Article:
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Has there been any research on how mammals predict the speed of moving objects? In particular, how do they integrate top-down information? For instance, do they have greater difficulty estimating the speed of a fast-moving sloth more than a moving mouse?

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Two areas in the visual cortex are associated with the perception of velocity, namely:

  1. The primary visual cortex (V1) and
  2. The middle temporal area (MT or V5).

Both V1 and MT contain neurons that respond strongly to motion in a particular direction and also have selective responses to a particular speed. Direction and speed together define the velocity vector, i.e., these V1 and MT neurons are velocity-tuned. The velocity tuned neurons in V1 typically project to velocity tuned cells in MT. While V1 contains approximately 25% velocity-tuned neurons, those in the MT neurons are nearly all velocity-tuned (Bradley & Goyal, 2008).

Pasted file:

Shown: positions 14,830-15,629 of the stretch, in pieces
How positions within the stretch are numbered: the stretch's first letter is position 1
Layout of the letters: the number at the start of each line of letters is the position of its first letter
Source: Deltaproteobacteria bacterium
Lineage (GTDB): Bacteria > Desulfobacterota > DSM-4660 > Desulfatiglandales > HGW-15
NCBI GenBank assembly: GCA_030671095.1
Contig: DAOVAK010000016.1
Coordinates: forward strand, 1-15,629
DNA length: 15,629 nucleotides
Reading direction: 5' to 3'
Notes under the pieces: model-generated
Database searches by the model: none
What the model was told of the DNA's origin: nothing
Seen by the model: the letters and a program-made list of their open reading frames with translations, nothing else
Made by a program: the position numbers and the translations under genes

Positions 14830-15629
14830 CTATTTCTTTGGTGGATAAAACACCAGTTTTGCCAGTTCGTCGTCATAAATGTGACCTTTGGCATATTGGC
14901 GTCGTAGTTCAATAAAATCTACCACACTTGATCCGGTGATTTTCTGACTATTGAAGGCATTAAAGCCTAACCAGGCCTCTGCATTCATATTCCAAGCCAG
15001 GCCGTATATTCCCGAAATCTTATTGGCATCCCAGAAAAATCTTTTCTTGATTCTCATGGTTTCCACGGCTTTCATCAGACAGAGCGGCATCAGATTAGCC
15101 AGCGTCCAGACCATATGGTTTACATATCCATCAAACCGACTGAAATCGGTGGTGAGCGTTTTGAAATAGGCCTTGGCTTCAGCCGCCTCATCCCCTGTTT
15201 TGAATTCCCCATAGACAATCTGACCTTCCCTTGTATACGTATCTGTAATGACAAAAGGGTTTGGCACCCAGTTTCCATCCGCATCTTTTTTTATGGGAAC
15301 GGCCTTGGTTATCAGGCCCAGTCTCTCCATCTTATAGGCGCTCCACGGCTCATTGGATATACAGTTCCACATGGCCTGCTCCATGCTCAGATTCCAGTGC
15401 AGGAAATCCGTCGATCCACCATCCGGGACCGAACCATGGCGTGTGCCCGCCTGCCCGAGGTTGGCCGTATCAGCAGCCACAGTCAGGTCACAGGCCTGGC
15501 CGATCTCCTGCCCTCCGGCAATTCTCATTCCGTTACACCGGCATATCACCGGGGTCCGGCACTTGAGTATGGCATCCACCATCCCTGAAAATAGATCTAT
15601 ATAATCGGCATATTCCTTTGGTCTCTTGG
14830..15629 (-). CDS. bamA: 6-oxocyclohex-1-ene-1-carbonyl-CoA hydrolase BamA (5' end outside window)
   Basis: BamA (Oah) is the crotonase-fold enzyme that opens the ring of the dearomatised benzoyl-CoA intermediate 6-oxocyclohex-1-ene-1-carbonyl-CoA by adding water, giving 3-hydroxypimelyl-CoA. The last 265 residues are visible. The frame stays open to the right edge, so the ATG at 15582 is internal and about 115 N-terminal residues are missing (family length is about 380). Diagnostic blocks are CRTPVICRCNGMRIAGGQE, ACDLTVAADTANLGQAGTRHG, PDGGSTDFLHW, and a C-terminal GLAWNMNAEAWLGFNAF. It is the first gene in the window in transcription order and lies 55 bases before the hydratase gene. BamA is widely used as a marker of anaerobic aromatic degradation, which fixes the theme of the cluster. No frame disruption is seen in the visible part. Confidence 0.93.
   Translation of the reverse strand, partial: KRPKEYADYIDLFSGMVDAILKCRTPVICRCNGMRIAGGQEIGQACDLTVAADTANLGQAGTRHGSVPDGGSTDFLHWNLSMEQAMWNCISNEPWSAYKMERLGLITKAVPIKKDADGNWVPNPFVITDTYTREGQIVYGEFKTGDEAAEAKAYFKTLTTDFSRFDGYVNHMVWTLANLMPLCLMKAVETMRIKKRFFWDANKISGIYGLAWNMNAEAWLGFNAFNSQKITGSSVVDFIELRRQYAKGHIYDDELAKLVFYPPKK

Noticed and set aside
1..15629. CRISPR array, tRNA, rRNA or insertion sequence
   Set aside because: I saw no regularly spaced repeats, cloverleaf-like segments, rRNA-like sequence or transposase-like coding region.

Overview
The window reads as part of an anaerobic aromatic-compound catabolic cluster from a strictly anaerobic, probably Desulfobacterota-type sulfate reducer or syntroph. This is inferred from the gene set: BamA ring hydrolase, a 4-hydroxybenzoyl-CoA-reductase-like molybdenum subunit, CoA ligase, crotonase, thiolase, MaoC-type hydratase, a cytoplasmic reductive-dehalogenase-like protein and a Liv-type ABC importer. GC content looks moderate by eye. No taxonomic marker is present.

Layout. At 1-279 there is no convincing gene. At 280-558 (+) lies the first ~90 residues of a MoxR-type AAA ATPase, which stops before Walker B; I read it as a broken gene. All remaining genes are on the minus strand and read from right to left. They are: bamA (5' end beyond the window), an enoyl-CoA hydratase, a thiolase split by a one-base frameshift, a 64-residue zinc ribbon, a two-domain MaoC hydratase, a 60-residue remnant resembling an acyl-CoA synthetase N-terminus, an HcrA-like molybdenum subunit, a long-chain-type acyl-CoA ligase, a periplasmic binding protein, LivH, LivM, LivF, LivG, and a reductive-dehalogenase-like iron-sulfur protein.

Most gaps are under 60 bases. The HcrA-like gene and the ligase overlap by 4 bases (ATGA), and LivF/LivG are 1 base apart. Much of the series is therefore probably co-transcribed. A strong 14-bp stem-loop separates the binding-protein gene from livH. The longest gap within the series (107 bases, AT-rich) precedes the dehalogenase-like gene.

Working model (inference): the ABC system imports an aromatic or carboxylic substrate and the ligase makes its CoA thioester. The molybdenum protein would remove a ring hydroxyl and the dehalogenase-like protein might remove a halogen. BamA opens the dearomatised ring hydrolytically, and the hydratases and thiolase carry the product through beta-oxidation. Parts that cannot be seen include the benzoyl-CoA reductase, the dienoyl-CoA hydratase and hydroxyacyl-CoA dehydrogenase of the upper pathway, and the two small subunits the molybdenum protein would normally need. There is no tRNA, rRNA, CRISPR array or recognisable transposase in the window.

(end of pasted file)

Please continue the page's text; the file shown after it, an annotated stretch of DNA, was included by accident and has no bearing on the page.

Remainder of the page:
Now this is all bottom-up processing. You basically ask as well whether top-down issues play a role. I do not think so. The visual system is basically split in a dorsal 'what' and a ventral 'where' stream (Fig. 1). The 'what' system identifies a target and the 'where' system (containing MT) determines location and velocity. As far as I know, there is no feedback from the dorsal stream onto the ventral one to affect velocity processing.

streams
Fig. 1. Dorsal (parietal) and ventral (temporal) streams. source: Lehky & Sereno (2007)

References
- Bradley & Goyal, &Nature Rev Neurosci (2008); 9: 686-95
- Lehky & Sereno, *J Neurophysiol (2007); 97(1): 307-19

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@AliceD gave a great answer on the bottom up pathway. Let me add some top-down processing bits into the picture, since that's what you are asking.

First of all, at a perceptual level, motion perception is biased by prior expectations and strength of motion signal. E.g., see:

  • Stocker, A. A. and Simoncelli, E. P. (2006). Noise characteristics and prior expectations in human visual speed perception. Nature Neuroscience, 9(4):578-585. http://dx.doi.org/10.1038/nn1669

The neural activity of MT (and behavior) is known to be modulated by attention. E.g., see:

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